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Most Canadians will follow rules over holidays, fearing a January COVID surge: survey

Last Updated Dec 18, 2020 at 8:01 am PDT

Farm decorated with Christmas lights. (iStock Photo)

More Canadians appear to be getting health messages than they were at Thanksgiving, new survey finds

Survey finds older Canadians are just as likely as young ones to gather over holidays

Prairie residents more likely to plan to break COVID-19 restrictions at Christmas: survey

VANCOUVER (NEWS 1130) — We stay apart now so that when we come together again none of us are missing: that’s the mantra Dr. Bonnie Henry has asked us to keep in our minds holiday after holiday.

With penultimate annual family gatherings just days away, a new survey from Advanis shows 56 per cent of Canadians polled plan to spend the holidays with their immediate family, only. Meanwhile, 16 per cent plan to travel despite public health orders and 37 per cent plan to break their household bubbles.

“We may be days away from the Solstice, the darkest and longest night of the year, but without a doubt, we have light ahead and we can’t let all that sacrifice that we have done together, in this past year, be all for naught,” Henry told British Columbians on Thursday, adding, “What you do makes a difference.”

Advanis surveyed more than 1,100 Canadians about their Christmas and holiday plans and found, fewer people plan to travel and gather than in October. It also found about eight-in-10 of us fear COVID-19 cases will surge in January and many plan on staying isolated for a few days after the holidays.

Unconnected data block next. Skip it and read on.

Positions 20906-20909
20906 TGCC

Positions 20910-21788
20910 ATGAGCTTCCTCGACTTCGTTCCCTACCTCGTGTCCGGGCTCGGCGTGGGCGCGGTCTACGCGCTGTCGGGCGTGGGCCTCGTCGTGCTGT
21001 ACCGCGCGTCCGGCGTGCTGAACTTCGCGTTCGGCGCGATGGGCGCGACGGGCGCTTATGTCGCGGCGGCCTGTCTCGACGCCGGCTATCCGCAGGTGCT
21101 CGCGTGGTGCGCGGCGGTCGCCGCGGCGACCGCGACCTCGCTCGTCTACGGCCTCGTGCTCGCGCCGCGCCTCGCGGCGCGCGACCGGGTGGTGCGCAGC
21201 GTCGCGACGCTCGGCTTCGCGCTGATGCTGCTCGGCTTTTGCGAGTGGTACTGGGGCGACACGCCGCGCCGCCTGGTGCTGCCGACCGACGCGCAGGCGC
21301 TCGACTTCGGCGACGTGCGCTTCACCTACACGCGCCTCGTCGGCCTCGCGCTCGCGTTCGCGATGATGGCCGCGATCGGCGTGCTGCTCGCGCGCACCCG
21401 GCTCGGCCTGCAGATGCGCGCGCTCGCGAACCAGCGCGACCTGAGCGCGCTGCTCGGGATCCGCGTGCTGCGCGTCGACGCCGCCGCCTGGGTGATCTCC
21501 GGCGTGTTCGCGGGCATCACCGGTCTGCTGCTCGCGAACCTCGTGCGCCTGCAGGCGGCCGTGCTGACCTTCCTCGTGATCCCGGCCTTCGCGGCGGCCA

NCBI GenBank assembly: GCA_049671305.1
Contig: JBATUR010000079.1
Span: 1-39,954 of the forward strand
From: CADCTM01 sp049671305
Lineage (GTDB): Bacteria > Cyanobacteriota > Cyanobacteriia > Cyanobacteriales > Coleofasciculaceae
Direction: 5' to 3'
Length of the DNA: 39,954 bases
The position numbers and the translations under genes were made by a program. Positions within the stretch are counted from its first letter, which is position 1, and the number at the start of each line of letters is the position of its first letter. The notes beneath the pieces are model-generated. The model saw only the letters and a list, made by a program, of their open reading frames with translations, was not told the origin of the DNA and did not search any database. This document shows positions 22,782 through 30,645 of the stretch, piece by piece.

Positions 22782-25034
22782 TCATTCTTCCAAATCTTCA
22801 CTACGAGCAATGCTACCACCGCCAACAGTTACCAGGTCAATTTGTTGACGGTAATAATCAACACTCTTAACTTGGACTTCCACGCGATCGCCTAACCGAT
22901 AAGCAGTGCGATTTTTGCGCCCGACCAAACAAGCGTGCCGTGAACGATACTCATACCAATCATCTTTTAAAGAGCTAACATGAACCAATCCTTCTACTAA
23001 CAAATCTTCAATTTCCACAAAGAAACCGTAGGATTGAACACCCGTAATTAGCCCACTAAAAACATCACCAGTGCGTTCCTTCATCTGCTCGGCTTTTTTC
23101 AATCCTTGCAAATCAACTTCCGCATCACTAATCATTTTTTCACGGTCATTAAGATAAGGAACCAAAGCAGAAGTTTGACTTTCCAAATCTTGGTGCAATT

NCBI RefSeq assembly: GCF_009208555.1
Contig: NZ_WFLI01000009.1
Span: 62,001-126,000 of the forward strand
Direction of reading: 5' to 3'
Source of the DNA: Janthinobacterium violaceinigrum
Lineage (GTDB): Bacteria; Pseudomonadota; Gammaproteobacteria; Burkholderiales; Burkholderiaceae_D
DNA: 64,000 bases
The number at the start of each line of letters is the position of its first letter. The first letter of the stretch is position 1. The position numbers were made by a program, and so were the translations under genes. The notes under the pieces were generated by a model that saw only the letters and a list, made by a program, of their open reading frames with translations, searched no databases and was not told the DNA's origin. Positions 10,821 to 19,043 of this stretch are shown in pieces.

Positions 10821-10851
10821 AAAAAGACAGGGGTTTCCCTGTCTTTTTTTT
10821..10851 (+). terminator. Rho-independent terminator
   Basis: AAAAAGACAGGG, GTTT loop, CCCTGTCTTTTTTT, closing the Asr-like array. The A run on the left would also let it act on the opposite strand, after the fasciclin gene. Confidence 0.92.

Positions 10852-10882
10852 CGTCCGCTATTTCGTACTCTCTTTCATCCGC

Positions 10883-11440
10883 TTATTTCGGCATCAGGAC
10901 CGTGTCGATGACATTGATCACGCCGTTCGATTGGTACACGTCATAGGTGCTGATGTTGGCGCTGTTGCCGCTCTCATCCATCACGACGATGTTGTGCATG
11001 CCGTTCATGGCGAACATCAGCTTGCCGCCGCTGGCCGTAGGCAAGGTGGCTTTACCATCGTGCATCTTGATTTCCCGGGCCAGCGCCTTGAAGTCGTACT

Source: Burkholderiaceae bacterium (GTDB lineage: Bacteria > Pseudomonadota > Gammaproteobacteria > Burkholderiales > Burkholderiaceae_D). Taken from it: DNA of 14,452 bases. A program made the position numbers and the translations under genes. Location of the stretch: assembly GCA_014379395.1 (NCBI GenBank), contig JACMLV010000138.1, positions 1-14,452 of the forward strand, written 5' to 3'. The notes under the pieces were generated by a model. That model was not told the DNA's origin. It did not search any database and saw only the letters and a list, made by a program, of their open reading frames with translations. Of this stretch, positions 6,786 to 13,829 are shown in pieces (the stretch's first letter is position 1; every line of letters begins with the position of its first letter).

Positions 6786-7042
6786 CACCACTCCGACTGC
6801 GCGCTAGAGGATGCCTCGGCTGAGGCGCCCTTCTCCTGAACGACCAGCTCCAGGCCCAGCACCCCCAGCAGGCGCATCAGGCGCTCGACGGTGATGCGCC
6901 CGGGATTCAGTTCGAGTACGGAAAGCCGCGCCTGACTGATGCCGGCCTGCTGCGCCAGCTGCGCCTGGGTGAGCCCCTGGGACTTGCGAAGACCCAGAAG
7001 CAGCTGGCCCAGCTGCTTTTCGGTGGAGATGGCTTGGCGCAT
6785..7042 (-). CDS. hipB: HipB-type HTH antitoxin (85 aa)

“Unlike at Thanksgiving, where only 17 per cent of Canadians had heard messaging about hosting a safer celebration, two-thirds of Canadians have heard messaging about safer Christmas gatherings,” says the pollster.

In Ontario, however, there is some confusion over regional-specific rules.

“Messaging in most provinces has been clear – gatherings with people outside your household are banned. But in Ontario, despite much of the province being in Red or Grey Zones, less than half of Ontarians feel that they have been clearly directed not to have Christmas gatherings,” says Lori Reiser, principal consultant at Advanis.

“Information penetration” is highest in Quebec, where 73 per cent of respondents said they’ve been exposed to public health messages about Christmastime COVID safety, while only 53 per cent said the same in the Prairies.

The Prairie provinces appear to be more “laxidasical” according to surveyors. While 28 per cent of Albertans say they will travel this month, it’s far fewer than the 88 per cent who planned to travel at Thanksgiving.

In the Prairies, however, 46 per cent (vs. 37% nationally) of people plan to attend a Christmas gathering and only one quarter of people there say they are worried about safety with many saying they have made no changes to their plans to prevent COVID-19 spread.

The survey also touches on who is most likely to take precautions, showing older Canadians are more likely to wear a mask, sit farther apart from others, and forego physical greetings.

Older Canadians are also more likely than younger Canadians to be vaccinated, with 81 per cent of those aged 60 and up planning to receive their doses when available, compared to 65 per cent of those under age 60.